Authentic Lessons for 21st Century Learning

The Million Dollar Question

Informative Writing

Lisa Loughlin, Teresa Lansford | Published: March 28th, 2022 by K20 Center

  • Grade Level Grade Level 9th
  • Subject Subject English/Language Arts
  • Course Course
  • Time Frame Time Frame 250 minutes
  • Duration More 5 periods


This informative writing lesson explores what informative writing is, how it differs from other modes of writing, and how to apply that new knowledge. This lesson is perfect for introducing informative writing, assessing what students have learned about informative writing during instruction, and evaluating what students have learned at the end of instruction.

Essential Question(s)

What makes informative writing different from other writing modes? How do writers effectively share information?



Students engage in a card matching activity to analyze different writing modes and determine the characteristics of each.


Students watch a video interview about an expensive product and record the types of questions asked in an informational interview.


Students select a "million dollar" item from a choice board to research, outline, and write about.


Students interview one another in the same style as the video they watched in order to share their information with a partner.


Students engage in the "I Used to Think… but Now I Know" activity to reflect on what they have learned about informative writing.


  • Internet access

  • Student devices

  • Printer access (optional)

  • Smart board/projector access

  • Notebook paper

  • Note cards or sticky notes (optional)

  • Copy paper

  • Pens/pencils

  • Timer (optional)

  • Lesson Slides (attached)

  • Writing Style Card Matching Handout (attached; 1 set per group)

  • Choice Board Handout (attached; passed out digitally)

  • Research Note Catcher (attached; 1 per student)

  • Million Dollar Question Q&A Rubric (attached; 1 per student)


8 Minute(s)

Using the Lesson Slides, display slide 2 to introduce the lesson. Review the Essential Question on slide 3 before transitioning to slide 4 to review the Lesson Objectives.

Place students in small groups of 2-3. Transition to slide 5 and explain the Card Matching directions. Give each group a packet of shuffled cards to match by writing mode. Set timer for 3 minutes and ask students to sort the cards correctly.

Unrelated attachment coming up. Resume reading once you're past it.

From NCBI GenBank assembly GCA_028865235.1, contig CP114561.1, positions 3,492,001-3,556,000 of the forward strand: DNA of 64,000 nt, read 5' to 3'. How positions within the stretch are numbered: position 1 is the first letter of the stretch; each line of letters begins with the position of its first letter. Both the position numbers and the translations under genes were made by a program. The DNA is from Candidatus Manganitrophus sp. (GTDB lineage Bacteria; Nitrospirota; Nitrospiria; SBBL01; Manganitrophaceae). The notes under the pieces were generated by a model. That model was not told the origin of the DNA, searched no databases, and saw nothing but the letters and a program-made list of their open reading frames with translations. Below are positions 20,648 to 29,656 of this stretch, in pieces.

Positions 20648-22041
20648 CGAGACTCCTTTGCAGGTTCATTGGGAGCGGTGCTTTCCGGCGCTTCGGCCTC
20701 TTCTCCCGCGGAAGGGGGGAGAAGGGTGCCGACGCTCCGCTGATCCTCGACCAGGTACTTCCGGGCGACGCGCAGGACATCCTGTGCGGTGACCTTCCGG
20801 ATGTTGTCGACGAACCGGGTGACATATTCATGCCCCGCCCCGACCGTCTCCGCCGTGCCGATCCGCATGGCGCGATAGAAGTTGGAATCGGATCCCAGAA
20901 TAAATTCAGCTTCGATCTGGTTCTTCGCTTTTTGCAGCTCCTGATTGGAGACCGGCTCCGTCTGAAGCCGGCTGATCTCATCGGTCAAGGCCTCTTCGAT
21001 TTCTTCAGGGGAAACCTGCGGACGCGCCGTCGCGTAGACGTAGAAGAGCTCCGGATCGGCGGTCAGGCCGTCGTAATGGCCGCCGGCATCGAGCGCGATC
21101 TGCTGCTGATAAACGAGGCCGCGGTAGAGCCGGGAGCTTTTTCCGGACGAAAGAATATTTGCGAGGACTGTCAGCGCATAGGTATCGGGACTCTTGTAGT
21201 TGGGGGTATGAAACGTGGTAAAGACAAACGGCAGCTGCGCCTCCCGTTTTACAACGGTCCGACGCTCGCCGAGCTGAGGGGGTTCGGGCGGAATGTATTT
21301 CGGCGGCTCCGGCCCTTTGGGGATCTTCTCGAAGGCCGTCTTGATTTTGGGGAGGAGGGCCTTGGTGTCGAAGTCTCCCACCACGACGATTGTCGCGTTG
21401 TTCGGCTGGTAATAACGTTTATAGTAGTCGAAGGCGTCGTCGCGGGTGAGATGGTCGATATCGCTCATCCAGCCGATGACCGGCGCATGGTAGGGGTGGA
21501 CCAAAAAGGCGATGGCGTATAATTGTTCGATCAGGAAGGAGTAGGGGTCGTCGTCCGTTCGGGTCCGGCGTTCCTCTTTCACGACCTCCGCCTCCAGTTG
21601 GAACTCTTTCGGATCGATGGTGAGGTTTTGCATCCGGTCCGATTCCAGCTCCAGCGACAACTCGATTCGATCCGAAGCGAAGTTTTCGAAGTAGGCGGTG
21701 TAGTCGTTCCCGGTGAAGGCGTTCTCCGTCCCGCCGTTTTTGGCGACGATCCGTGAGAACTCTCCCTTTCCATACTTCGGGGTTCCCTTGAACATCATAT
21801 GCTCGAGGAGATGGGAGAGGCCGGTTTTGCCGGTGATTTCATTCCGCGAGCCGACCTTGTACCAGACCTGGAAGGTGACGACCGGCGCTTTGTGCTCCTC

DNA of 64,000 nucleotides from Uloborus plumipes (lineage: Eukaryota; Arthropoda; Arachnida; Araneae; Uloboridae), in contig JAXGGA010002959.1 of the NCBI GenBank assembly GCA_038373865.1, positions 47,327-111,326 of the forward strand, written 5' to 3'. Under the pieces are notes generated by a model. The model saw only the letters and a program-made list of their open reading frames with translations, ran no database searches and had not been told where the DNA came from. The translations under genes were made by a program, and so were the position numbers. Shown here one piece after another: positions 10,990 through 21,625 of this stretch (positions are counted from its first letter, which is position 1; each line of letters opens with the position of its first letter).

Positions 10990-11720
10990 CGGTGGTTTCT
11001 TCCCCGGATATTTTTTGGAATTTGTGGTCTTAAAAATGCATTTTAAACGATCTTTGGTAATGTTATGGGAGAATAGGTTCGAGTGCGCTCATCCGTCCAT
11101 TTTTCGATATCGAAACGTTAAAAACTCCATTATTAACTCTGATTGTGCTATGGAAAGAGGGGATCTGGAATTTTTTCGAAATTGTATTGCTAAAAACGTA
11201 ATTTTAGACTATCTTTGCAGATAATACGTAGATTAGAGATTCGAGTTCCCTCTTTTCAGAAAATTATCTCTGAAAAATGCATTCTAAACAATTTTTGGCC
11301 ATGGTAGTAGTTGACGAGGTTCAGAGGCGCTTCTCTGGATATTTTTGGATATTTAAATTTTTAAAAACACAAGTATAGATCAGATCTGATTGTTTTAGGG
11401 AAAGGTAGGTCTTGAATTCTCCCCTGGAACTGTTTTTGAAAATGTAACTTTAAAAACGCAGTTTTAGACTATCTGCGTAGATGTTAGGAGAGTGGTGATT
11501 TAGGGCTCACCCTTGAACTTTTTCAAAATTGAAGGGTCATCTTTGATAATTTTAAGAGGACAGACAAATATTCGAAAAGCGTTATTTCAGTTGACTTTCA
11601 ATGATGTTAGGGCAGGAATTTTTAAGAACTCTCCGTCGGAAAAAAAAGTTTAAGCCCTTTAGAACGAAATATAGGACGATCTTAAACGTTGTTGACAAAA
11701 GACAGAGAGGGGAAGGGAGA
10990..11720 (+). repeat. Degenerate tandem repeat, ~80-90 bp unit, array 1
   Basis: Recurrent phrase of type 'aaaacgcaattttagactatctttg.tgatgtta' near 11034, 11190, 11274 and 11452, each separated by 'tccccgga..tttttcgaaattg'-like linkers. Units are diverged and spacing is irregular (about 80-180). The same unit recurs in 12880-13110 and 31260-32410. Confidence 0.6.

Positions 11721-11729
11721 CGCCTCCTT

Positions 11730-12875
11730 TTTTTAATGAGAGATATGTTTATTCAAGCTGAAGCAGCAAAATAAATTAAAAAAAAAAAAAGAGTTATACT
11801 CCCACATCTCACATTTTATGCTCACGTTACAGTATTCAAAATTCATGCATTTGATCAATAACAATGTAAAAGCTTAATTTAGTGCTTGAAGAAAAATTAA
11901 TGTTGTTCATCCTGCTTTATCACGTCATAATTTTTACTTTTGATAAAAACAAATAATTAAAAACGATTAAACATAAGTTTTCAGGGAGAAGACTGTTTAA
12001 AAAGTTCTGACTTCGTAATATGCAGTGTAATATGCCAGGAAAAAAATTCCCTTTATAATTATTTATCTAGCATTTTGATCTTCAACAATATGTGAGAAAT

After all groups have finished, review the correct answers with students. Ask students to justify their reasoning.

Transition to slide 6. Review the guiding questions by facilitating a class discussion.

Transition to slide 7 to view the circle diagram. Highlight the clear differences among the three modes of writing listed. Reiterate the definition of informative writing.


15 Minute(s)

Display slide 8. Students need notebook paper and something to write with. Explain that they will watch a clip from "Most Expensivest with 2 Chainz." The interview is a Q&A about expensive BBQ grills. Before starting the video, instruct students to write down all of the questions that 2 Chainz asks as they watch the interview. They will refer to these questions later when interviewing one another. The reason for showing this interview is to illustrate what kinds of questions that should be asked when the purpose is to inform.

Review the questions that they heard 2 Chainz asking. Which questions did they think were better? Which elicited the most information?


150 Minute(s)

Transition to the Choice Board on slide 9. Ask the following question: If you had a million dollars and you could have any of the choices on this list, which would you pick? Each item on the Choice Board is linked to a website that shows some potential ideas for million-dollar items. You can explore these as a class or assign the Choice Board digitally for students to click on and explore.

Have students select an item, but before they start researching, review the writing assignment described on slides 10 and 11.

Move to slide 10 to discuss what questions they will be answering in their 5-paragraph essay about their chosen item. Explain that students should be using credible sources; however, credible sources may look different in different modes of writing.

Transition to slide 11 to show an outline for the 5-paragraph essay.

Pass out the Research Note Catcher or have students write their information and sources on a Google Doc or a sheet of notebook paper. Make sure that they record all sources on the back of their paper. Allow students 15-20 minutes to research their item in depth. Add additional time or limit it as needed.

Students should be given time to research until they can answer the questions listed on the Research Note Catcher. The questions are also listed on slides 10 and 11.


30 Minute(s)

Once students have completed their research, display slide 12. Place students in groups of 2. Individual students will be interviewed by their partner about their chosen item. Pass out copies of the Q&A Rubric to students. Use the guiding questions from the essay and 2 Chainz’ interview questions as a guide.


5 Minute(s)

After students have finished, have submitted their essays, and completed their interviews, display slide 13. Ask students to reflect on what they learned about informative writing using the I Used to Think… But Now I Know strategy. Ask students: What did think informative writing was? Then ask: What do you know about informative writing now? Have them record their answers on a piece of paper. Use their responses as a formative assessment and to identify any misconceptions that may remain.